Thanks Clement and Guillaume for your reply.
This is my operational attributes for my user:
I know that my access configuration is dangereous but how I am testing I
just want to be sure don't block anything.
If I understood your concept I can't use pwdPolicy for unix account. Is
there any way to control password history with shadowAccount?..
On 08/29/2012 01:14 PM, Guillaume Rousse wrote:
Le 29/08/2012 17:39, cbulist a écrit :
> I got stuck with this problem. I'm able to change the user password
> using shadowAccount objectClass but I can't do the same using pwdPolicy
It doesn't means anything: you don't change attributes using a object
class. Morevoer, you seem to be confusing two different concepts:
The shadowAccount object class is just a placeholder for unix-specific
attributes, that will get used client side by some specific ldap
clients, such as pam_ldap for instance. It is supposed to be used for
user entries, already instances of posixAccount object class.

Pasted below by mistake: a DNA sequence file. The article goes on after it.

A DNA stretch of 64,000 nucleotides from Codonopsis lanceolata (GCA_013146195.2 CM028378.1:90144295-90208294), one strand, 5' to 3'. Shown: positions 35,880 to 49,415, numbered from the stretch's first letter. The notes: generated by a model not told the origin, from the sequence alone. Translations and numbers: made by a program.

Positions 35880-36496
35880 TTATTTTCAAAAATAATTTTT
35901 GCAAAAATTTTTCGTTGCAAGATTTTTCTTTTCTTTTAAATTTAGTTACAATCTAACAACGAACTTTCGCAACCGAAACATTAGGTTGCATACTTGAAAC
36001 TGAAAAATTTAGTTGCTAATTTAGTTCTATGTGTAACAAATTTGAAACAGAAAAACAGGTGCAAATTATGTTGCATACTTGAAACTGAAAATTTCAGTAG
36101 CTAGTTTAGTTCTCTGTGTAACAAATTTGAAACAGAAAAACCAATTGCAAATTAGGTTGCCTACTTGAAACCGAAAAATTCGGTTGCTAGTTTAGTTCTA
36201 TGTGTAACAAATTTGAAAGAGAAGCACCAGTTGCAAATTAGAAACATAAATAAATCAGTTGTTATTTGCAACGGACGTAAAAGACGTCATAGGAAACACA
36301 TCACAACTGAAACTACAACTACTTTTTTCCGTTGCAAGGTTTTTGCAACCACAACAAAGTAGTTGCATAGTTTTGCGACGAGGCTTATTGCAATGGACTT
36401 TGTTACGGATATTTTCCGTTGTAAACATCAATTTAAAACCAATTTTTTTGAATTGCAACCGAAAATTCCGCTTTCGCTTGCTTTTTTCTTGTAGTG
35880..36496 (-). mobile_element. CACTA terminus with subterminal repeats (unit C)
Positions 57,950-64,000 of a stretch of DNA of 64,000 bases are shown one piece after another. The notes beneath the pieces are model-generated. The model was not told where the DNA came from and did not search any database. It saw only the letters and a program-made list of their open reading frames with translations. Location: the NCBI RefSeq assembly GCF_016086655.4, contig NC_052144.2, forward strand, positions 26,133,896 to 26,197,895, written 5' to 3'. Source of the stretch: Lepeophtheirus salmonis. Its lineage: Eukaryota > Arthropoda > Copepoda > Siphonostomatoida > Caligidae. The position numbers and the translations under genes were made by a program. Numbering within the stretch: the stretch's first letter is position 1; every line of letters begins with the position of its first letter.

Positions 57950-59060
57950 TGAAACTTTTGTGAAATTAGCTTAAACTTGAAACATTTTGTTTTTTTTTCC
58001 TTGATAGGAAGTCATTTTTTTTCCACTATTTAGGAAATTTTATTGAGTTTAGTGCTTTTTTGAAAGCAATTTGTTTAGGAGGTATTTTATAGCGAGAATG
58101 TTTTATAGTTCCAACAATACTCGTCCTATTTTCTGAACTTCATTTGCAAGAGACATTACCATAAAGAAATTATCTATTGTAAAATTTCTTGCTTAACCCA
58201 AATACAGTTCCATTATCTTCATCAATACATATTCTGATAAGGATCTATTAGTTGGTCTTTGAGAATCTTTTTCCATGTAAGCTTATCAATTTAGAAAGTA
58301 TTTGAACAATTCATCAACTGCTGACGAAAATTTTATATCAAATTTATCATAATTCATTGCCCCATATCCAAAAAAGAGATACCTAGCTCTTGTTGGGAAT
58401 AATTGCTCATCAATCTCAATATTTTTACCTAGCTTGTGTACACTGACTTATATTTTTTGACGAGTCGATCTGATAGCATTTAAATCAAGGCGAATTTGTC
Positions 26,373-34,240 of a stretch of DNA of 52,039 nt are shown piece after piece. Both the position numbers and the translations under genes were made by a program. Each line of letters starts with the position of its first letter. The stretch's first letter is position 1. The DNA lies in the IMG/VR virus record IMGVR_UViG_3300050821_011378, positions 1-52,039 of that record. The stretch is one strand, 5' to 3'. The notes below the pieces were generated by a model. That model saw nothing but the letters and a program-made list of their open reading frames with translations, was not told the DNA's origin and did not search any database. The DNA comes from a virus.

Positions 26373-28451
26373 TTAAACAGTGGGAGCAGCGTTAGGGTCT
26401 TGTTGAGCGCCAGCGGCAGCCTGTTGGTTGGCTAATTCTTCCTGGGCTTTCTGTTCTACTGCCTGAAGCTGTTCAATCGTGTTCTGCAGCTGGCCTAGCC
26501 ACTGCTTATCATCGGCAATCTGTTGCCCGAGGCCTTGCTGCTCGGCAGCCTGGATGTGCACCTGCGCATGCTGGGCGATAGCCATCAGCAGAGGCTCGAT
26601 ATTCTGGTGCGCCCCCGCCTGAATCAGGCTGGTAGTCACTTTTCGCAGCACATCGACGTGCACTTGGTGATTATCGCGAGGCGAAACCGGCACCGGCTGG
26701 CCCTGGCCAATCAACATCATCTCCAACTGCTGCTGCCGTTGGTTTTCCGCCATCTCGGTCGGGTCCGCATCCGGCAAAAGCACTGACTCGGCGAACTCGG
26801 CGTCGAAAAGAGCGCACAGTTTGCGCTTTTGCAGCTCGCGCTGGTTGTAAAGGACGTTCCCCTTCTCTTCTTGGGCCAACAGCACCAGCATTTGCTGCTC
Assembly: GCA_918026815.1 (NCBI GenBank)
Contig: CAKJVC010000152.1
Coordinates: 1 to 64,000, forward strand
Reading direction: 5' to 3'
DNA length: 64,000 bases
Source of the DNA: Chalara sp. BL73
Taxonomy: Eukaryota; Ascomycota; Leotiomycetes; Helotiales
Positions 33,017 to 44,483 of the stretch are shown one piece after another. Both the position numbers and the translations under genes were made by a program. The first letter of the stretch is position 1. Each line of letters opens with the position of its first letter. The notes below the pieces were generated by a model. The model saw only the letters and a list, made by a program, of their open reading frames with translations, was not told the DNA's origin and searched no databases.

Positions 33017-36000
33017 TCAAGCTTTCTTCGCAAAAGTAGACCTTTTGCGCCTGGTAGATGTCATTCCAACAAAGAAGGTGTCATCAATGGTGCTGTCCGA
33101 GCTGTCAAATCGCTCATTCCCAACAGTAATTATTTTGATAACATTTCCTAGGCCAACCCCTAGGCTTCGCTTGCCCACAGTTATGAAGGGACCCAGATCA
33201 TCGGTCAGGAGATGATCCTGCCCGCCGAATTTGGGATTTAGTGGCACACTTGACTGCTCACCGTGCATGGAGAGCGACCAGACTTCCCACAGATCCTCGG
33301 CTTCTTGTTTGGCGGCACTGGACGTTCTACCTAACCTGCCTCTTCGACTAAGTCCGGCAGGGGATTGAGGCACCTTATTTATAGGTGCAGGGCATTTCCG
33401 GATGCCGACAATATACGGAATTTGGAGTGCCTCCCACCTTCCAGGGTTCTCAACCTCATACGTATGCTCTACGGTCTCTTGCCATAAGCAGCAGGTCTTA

The pwdPolicy object class is a placeholder for ldap-specifics
attributes, that will get honored on server side. It is supposed to be
the main class of a password policy entry, to be applied on user entries.
> I set ppolicy attribute in order to get the password
> expired message:
> pwdExpireWarning 10
> pwdMaxAge 15
> pwdMustChange TRUE
> pwdAllowUserChange TRUE
> pwdLockout TRUE
On which object ?
> include /etc/openldap/schema/ppolicy.schema
> moduleload ppolicy.la
> access to attrs=userPassword
> by self write
> by users read
> by anonymous auth
This is a quite dangereous setting, and defeat the whole purpose of
shadow passwords: all users can read other users password hashes.